Iran has executed a once-exiled journalist Rouhollah Zam over his online work that helped drive nationwide economic protests in 2017.
Iranian state television and the state-run Irna news agency said Zam was hanged early Saturday morning.
In June, a Tehran court sentenced Zam to death, saying he had been convicted of “corruption on earth”, a charge often used in cases involving espionage or attempts to overthrow Iran’s government.
Iran's Supreme Court upheld his death sentence on Tuesday.
The official Irna news agency said Zam was convicted of espionage for France and an unnamed country in the region, co-operating with the "hostile government of America", acting against "the country's security," insulting the "sanctity of Islam" and instigating violence during the 2017 protests.
Zam fled Iran after the 2009 'Green Movement' protests over the re-election of president Mahmoud Ahmadinejad and was granted asylum in France. He was arrested in Iran under unknown circumstances in October last year.
The French Foreign Ministry said he had left France on October 11 and that it had no information about his arrest.
Iran's Islamic Revolutionary Guard Corps said it ran a “meticulous intelligence operation” to deceive foreign intelligence services and lure Zam back into the country for prosecution.
Reporters Without Borders said Zam was kidnapped and forcibly returned to Iran.
The Paris-based media watchdog said it was "outraged" by Zam's execution, describing it as a "new crime of Iranian justice". It also accused Iranian supreme leader Ayatollah Ali Khamenei of being the mastermind of Zam's killing.
After fleeing Iran, Zam set up the Amadnews website and a channel on the messaging app Telegram that spread the timings of the 2017 protests and embarrassing information about figures in Iran’s Shiite theocracy.
The demonstrations in December 2017 and January 2018, sparked by the rising cost of food, posed the biggest challenge to Iran's regime since the 2009 protests and set the stage for similar mass unrest that broke out in November last year after the government raised fuel prices.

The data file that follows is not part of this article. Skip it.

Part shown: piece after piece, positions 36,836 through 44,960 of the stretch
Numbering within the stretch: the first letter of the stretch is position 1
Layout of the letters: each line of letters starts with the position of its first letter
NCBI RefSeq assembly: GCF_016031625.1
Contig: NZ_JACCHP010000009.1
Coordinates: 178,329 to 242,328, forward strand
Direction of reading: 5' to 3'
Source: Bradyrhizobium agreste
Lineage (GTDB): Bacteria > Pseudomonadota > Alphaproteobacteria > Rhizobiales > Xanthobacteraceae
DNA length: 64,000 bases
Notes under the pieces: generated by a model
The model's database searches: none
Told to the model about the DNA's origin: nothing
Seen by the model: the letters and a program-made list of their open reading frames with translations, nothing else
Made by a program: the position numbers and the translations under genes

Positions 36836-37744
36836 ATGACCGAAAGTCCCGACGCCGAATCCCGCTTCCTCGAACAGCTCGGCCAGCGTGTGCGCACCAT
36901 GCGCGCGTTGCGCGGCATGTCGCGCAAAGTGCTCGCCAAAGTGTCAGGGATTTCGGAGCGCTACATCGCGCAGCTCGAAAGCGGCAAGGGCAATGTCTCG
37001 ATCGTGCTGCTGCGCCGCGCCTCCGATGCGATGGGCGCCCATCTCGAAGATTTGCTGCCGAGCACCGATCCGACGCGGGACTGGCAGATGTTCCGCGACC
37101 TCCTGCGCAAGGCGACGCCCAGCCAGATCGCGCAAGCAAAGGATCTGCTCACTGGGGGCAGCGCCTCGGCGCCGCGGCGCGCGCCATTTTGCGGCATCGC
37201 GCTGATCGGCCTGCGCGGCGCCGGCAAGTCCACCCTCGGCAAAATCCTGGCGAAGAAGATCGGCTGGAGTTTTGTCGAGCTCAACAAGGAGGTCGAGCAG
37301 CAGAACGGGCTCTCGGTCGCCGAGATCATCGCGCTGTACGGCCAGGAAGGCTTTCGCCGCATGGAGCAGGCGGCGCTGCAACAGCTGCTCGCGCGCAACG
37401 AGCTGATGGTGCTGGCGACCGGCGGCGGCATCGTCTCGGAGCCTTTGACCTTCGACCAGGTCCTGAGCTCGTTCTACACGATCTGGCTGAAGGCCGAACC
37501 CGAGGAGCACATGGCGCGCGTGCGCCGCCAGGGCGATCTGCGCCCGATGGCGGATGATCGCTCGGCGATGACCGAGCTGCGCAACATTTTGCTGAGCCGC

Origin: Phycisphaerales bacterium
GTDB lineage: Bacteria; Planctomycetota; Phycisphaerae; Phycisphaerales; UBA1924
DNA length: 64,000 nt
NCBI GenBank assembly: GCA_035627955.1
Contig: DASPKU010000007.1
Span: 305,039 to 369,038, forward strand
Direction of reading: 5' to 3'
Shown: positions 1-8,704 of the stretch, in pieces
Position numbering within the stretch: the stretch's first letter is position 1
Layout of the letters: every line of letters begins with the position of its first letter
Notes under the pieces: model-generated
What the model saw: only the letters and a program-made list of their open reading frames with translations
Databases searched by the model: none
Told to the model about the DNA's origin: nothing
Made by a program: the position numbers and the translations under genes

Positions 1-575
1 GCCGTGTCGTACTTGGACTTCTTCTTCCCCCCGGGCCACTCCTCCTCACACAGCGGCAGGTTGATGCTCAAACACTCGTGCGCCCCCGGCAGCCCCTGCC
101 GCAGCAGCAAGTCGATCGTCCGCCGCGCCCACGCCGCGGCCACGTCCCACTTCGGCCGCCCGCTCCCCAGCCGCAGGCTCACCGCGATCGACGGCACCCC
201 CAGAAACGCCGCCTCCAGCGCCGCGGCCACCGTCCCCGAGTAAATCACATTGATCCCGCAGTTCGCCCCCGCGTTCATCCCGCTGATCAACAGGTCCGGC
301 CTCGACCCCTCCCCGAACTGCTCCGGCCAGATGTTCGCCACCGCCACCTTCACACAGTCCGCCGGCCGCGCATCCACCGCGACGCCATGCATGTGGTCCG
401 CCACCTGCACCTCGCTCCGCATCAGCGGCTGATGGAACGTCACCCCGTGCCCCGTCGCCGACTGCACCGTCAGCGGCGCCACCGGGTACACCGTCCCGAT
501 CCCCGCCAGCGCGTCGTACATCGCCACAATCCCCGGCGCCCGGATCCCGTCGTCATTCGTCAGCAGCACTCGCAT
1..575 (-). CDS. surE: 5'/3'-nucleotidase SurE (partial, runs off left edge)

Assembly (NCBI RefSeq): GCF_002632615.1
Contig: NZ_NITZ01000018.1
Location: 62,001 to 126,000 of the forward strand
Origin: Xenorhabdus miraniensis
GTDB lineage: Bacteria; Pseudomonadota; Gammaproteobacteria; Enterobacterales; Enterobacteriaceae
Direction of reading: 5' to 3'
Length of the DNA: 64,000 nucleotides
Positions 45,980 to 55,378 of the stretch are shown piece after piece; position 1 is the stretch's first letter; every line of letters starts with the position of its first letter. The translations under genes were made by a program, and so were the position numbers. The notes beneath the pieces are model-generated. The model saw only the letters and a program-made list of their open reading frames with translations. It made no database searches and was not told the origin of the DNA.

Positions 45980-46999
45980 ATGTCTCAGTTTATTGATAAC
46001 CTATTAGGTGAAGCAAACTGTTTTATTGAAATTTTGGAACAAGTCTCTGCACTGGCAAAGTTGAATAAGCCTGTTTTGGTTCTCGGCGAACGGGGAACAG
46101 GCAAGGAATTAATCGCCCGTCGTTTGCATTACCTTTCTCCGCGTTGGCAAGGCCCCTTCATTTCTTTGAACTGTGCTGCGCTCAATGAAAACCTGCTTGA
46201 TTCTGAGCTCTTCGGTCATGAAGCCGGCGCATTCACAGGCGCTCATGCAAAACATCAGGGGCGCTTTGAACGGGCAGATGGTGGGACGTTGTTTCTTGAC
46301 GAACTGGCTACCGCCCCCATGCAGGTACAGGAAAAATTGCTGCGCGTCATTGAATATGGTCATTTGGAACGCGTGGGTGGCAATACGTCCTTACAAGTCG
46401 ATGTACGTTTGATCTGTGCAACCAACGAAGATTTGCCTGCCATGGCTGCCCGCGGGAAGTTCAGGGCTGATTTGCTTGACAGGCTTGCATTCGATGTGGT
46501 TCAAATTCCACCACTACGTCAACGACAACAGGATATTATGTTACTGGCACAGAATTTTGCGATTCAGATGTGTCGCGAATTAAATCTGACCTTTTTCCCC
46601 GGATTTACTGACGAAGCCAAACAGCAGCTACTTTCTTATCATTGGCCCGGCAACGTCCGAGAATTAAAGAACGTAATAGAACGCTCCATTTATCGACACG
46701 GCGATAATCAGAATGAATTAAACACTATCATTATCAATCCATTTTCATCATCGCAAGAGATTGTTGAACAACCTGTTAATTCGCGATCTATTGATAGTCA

Telegram suspended Zam's Amadnews feed in 2018 for allegedly inciting violence but it later reappeared under another name.
Zam is the son of Shiite cleric Mohammad Ali Zam, a reformist who once served in a government policy position in the early 1980s. The cleric wrote a letter published by Iranian media in July 2017 in which he said he did not support his son's reporting on Amadnews.
Iran aired a series of a televised confessions by Zam earlier this year.
During an interview in July, Zam said he had lost about 30 kilograms since his arrest. He said that following the arrest he was able to meet his father after nine years and his mother and sister after some six years.
Zam is one of several people to have been put on death row over participation or links to protests that rocked Iran between 2017 and 2019.
Navid Afkari, a 27-year-old wrestler, was executed at a prison in the southern city of Shiraz in September.
The judiciary said he had been found guilty of "voluntary homicide" for stabbing to death a government employee in August 2018.
Shiraz and several other urban centres across Iran had been the scene of anti-government protests and demonstrations at the time over economic and social hardship.
Three young men were also sentenced to death over links to the 2019 protests, but Iran's supreme court said last week that it would retry them after a request by their lawyers.
Their sentences were initially upheld by a tribunal over evidence the judiciary said was found on their phones of them setting fire to banks, buses and public buildings during protests.
Amnesty International said Iran executed at least 251 people last year, the world's second highest toll after China.